The Broken Hill Munitions Annexe opened in 1942 for the manufacture of wartime munitions and employed dozens of Broken Hill women.
Mirroring a trend that took place throughout Australia, unprecedented levels of female participation in the workforce were attained in Broken Hill during World War II. A significant employer of women in wartime was the Munitions Factory that opened in Broken Hill in 1942. In January 1941, members of Broken Hill’s peak union body, the Barrier Industrial Council, and of the Unemployed Union organised a demonstration in favour of the establishment of a factory in order to create jobs. The project to build Munitions Factory received the financial support of the Mining Managers’ Association on condition that the building be used to house a permanent trade annexe after the war. From September 1941 the site for the building in the Duke of Cornwall Reserve was leased to the Broken Hill Technical College by the mining companies, and building commenced in June of the following year.
In August 1942, a Women’s Employment Office was established at the Broken Hill Court House, and married women were also able to register for employment, despite a long-standing and strictly abided union policy that women would not work after marrying. The factory opened in November, employing over 300 women and 80 men to create nose cone assemblies for 25-pound shells. When interviewed by the Barrier Miner newspaper, the manager of the factory, Mr J. L. Mayson, assured its readers that there was “no strain attached to the work” and that the “work standard [was] quite within the reach of an average girl”. The women employed were responsible for overseeing the smooth operation of the machinery and for checking the quality of the finished part. Photos of the women at work supervising the munitions machines and on their lunch break in the canteen give a strong impression of the sense of pride, enjoyment and accomplishment that these women would have experience. (see Gallery Tab)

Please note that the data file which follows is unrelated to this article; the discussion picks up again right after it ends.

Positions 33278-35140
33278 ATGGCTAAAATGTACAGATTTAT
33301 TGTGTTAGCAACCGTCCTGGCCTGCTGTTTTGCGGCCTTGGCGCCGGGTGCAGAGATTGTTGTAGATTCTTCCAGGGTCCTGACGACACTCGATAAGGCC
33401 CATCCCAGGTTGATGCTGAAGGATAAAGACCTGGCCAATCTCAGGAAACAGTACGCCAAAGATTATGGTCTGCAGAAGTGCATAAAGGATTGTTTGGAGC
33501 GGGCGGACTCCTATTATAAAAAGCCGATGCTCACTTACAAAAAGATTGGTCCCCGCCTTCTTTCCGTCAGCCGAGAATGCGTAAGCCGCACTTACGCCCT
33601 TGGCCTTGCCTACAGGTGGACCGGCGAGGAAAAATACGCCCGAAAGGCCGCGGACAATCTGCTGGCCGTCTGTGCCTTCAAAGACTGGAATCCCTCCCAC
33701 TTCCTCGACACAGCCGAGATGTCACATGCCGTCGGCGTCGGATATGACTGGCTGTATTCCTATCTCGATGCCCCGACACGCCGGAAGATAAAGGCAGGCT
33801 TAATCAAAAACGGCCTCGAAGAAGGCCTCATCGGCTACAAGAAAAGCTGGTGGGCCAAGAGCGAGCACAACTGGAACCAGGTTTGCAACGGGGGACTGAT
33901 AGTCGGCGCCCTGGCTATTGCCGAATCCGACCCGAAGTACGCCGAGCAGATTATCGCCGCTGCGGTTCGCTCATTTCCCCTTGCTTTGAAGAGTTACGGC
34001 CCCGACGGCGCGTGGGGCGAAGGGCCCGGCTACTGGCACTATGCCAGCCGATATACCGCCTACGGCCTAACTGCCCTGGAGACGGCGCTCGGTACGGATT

In 1946, the building was handed over to the Technical College and became know as the Broken Hill Technical College Annexe.
- Newspaper Article
- Unbroken Spirit: Women in Broken Hill, Australian Women's Archives Project, 2009, http://www.womenaustralia.info/exhib/bh/bh-home.html